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Broken Shore, The (ATOM Study Guide)

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The screen lights up slowly …

It is daybreak in a typically Australian setting: eucalypt trees, the sun barely dappling the grassy landscape stretching away to the horizon, the colours of morning – faint gold from the early sun, grey-green leaves, mist. An old man, elegantly dressing-gowned, walks quietly through the silence. A mansion backgrounds the scene, time-worn and stately. Beautiful, tranquil, you'd think – until you hear the cries.

Not the cries of native birds, no.

The cries of children, screaming, begging, 'Let me out, let me out, please!' Their voices fill the morning air, pleading. The old man is wary, puzzled, listening; where are those noises coming from? There's no one here. He notices a small fire blazing inside a shed. He walks towards it, investigating. Did he light this fire?

In the glow of the flames he is remembering another fire, a terrible, consuming conflagration that haunts him. The cries of those children overwhelm as the scene flashes back down the years to a night of horrific deaths, of an inferno that took the lives of three little boys in a holiday camp.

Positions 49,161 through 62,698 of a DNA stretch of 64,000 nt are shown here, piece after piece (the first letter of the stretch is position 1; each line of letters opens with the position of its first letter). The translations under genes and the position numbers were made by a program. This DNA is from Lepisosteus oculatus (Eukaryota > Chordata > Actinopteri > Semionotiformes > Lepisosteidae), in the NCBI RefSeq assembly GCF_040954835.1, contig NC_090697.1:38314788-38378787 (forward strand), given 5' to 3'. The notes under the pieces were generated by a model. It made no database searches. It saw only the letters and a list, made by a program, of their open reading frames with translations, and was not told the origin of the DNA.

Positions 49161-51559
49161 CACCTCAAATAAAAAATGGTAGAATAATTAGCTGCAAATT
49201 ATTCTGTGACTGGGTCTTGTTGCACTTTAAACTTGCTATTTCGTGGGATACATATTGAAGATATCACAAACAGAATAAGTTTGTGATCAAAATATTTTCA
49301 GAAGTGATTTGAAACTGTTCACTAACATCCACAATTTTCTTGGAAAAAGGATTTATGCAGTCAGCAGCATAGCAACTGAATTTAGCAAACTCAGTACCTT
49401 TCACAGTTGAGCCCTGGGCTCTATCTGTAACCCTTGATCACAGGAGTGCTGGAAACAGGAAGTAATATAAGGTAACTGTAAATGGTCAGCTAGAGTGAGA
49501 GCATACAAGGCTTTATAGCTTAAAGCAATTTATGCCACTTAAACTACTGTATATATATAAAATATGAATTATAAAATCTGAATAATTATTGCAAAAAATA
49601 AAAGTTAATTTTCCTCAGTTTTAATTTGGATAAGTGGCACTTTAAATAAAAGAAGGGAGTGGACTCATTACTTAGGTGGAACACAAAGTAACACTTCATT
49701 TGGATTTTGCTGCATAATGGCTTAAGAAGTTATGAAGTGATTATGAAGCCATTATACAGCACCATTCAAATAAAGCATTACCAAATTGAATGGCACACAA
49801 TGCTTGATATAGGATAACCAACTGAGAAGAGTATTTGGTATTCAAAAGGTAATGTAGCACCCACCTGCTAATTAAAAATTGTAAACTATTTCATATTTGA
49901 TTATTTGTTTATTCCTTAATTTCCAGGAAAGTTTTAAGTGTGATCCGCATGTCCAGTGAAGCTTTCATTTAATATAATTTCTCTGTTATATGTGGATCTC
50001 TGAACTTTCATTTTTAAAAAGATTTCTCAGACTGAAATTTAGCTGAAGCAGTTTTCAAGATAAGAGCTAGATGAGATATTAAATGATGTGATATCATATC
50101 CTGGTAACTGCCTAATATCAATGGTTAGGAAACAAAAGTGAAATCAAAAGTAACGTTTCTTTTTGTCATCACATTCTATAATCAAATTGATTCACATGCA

in loving memory of our three young companions, called to god's side.

To remind passers-by of the three dead children, these words have been inscribed on a stone memorial plaque, now weathered with time and salt wind from the nearby coast. Cue melancholy, ominous music as our view now sweeps over the bleakly magnificent cliffs and coastline of Port Campbell, and we see another lone man, one who walks in the wind until he comes to look down on this plaque: a sorrowful memorial to a terrible, tragic accident.

Or was it?

It's a mystery all right … and in time it will lead to other mysteries …

Study Guide aims:

  • to introduce us to the film adaptation of the written text The Broken Shore and provide an examination of the two interpretations
  • to acquaint us with the storyline, characterisation and cinematic elements of this film
  • to draw comparisons between the original text and the film version
  • to examine the issues raised by the film and consider its contemporary relevance
  • to link the film to appropriate areas of study – Woods' film version applies very specifically to certain outcomes.

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